By Carol J. Williams
It’s easy to see what it is about Vladimir Putin that impresses Donald Trump.
The Russian president has made more than a slogan of his aim to make his country great again. He’s grabbed territory in Ukraine and Georgia that was lost in the Soviet Union’s collapse. He’s sent warships and bombers to Syria to rescue his key Middle East ally, President Bashar Assad, from imminent defeat by Islamic State extremists and U.S.-backed rebels. And Putin defiantly brushes off the international censure and sanctions that have followed his aggressions, casting the reprimands as little more than pin pricks by adversaries who are intent on turning Russia’s natural allies against him.
Putin has rolled back Russian media from the feisty watchdogs of political power that emerged after the demise of communist-era censorship, allowing Kremlin spin doctors to portray the current economic crisis as a necessary cost of resisting U.S. encroachment into Russia’s rightful sphere of influence. The government-controlled narrative, not beholden to truth or reality, heralds a resurgent Russia that is recovering its clout in the world as well as its lost territory. Trump, who rejects unflattering media accounts as deliberate lies for which journalists should be sued, has to be envious of the Kremlin leader’s freedom from the pesky restraints of a First Amendment and fact-checking post-mortems on his public statements.
The Kremlin leader has exercised broad power to contain the Islamic insurgency that has roiled the southern Caucasus region since the post-Soviet easing of religious suppression. Where Trump faces accusations of racism and disregard for constitutional and human rights over his call for a ban on Muslims entering the United States, Putin’s imposition of a virtual police state to restrict the movements of Chechens, Dagestanis and other Muslim Russian citizens is applauded by the same support base of whites, nationalists and Orthodox Christians that has rallied to his mission to recover Russia’s imperial glory.
Putin has also effectively eliminated political challengers. Unlike the instruments at Trump’s disposal to denigrate his rivals – name-calling and mockery – Putin has a network of regional government, parliamentary and judicial loyalists who can neutralize opponents by criminalizing their political activity, subjecting them to arrest, dispossession, even contract killings.
What Trump seems to admire about Putin is his unfettered latitude to steer Russia on any course he desires, a power that might be more accurately described as autocracy.
Putin, meanwhile, sees much that he likes about Trump as well.
The Republican billionaire advocates leaving the deadly territorial disputes in the former Soviet space to Russia and its neighbors to sort out. Trump has even called for the United States to reduce its role in NATO – the powerful military alliance at the heart of what Putin casts as a Western plot to impoverish and diminish Russia.
Increasingly since the March 2014 annexation of Crimea, Russian warplanes have been buzzing NATO exercises and the sovereign airspace of former Soviet republics that are now members of the U.S.-led alliance. That has sown fear among the peoples of Latvia and Estonia that Putin might be angling to recover the Baltic states on the pretext of defending their Russian minorities from alleged mistreatment under independent governments.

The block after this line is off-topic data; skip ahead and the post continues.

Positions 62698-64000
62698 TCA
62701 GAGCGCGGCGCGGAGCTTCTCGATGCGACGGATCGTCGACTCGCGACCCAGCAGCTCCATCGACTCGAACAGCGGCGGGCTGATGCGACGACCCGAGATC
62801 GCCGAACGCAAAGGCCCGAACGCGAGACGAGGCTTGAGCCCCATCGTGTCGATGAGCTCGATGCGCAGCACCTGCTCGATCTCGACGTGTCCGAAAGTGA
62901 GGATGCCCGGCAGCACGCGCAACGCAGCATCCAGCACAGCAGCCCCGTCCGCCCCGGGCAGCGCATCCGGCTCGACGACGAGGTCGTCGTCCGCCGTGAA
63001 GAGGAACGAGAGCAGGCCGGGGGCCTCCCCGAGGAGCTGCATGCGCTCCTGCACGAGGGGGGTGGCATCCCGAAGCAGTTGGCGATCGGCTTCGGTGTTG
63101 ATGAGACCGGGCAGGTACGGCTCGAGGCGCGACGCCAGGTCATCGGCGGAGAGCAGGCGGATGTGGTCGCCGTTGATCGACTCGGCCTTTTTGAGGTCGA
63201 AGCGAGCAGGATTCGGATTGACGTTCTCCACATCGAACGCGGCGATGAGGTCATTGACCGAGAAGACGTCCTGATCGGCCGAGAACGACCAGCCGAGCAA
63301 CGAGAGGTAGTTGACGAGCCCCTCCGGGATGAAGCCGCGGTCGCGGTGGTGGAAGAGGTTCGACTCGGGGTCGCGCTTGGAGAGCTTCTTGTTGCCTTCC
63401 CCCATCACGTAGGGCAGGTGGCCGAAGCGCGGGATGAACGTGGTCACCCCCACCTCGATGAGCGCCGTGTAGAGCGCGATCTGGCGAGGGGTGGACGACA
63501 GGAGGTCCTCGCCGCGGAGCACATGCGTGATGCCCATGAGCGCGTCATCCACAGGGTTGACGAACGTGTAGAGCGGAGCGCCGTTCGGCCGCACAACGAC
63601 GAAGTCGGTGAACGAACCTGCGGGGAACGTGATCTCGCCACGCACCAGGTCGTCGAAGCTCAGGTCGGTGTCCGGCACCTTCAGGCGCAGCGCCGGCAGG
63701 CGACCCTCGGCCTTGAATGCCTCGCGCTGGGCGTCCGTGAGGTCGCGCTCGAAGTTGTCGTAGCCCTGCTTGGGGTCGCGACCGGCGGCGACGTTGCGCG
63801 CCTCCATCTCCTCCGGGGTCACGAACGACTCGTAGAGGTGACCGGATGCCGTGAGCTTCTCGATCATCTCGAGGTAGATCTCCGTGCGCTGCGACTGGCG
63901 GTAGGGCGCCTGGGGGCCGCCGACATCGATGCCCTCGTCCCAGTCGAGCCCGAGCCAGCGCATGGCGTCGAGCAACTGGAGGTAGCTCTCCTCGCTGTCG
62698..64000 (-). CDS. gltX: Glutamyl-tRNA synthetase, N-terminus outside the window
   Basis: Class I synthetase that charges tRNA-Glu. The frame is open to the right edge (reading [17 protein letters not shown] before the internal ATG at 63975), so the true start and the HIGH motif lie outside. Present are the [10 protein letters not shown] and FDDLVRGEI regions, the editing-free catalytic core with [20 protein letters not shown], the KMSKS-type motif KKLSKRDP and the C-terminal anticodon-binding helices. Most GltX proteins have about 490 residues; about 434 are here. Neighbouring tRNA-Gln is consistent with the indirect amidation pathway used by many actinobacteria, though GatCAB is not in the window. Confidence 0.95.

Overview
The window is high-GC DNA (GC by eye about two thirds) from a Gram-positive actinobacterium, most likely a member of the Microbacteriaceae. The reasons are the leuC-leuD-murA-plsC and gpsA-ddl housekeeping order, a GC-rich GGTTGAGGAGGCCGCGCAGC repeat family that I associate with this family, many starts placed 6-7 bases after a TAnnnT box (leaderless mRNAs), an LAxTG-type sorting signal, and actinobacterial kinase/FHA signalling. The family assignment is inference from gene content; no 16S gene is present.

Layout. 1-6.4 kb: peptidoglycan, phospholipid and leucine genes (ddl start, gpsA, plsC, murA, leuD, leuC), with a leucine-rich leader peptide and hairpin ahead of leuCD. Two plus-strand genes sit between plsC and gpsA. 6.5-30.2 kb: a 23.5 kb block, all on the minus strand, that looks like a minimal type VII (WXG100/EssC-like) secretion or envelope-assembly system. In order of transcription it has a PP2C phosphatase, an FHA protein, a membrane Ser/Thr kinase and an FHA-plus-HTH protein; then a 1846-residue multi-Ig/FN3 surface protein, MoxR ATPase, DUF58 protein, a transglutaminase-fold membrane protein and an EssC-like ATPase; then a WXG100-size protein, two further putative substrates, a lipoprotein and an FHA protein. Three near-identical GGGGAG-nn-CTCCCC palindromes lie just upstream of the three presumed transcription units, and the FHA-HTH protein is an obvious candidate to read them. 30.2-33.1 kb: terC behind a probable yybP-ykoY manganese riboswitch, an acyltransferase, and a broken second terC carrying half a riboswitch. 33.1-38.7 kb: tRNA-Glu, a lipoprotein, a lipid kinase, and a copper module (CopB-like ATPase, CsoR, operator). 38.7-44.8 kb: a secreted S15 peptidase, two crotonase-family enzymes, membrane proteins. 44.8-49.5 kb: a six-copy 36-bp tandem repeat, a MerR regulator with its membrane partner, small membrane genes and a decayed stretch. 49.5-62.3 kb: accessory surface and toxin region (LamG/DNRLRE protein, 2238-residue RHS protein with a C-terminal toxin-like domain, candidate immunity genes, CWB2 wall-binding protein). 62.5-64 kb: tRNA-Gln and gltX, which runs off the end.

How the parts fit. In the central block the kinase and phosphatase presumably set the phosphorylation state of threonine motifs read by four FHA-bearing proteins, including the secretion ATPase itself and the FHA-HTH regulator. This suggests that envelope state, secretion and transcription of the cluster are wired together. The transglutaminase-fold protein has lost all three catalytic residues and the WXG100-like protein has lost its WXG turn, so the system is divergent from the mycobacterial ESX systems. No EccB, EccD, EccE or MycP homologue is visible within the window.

Trump’s nonintervention policy and any move he might make as president to back away from pledges to defend NATO states could be interpreted by the Kremlin as U.S. acquiescence to a whispered “Yalta II” agreement — a new East-West division of influence in Eurasia.
Likewise, Trump’s threats to cut U.S. military support for Japanese and South Korean allies would give Putin a freer hand in the Western Pacific, where Russian postwar occupation of Japanese islands and disputes over fishing and drilling rights have simmered among the Asian neighbors for decades.
Putin has wisely said little about such welcome Trump proposals, likely to avoid appearing too eager for the Republican frontrunner to ascend to the White House. If Russia wants it, voters might think twice.
When Putin four months ago alluded to Trump as “very talented” and the “absolute leader” in the race for the U.S. presidency, Trump reveled in the praise and presented it as evidence that his victory in November would usher in a better phase of U.S.-Russian relations.
“If Putin respects me, and if Putin wants to call me brilliant and other things that he said which were, frankly, very nice, I’ll accept that and I’ll accept that on behalf of our country,” Trump told ABC’s George Stephanopoulos in an interview in which he also denied there was any proof of claims that Putin has had critics murdered.
What gets short shrift in discussion of the Trump-Putin flirtation is that the two champions of making their countries great again cannot both succeed. And the advantage in prevailing at the other’s expense lies on the authoritarian side of the East-West divide.
If a President Trump were to turn a blind eye to Russian incursion into coveted foreign turf, the NATO alliance would collapse, inflicting new divides between the United States and its allies and undermining the trade and security relationships that help protect the developed world from another resurgent force: terrorism.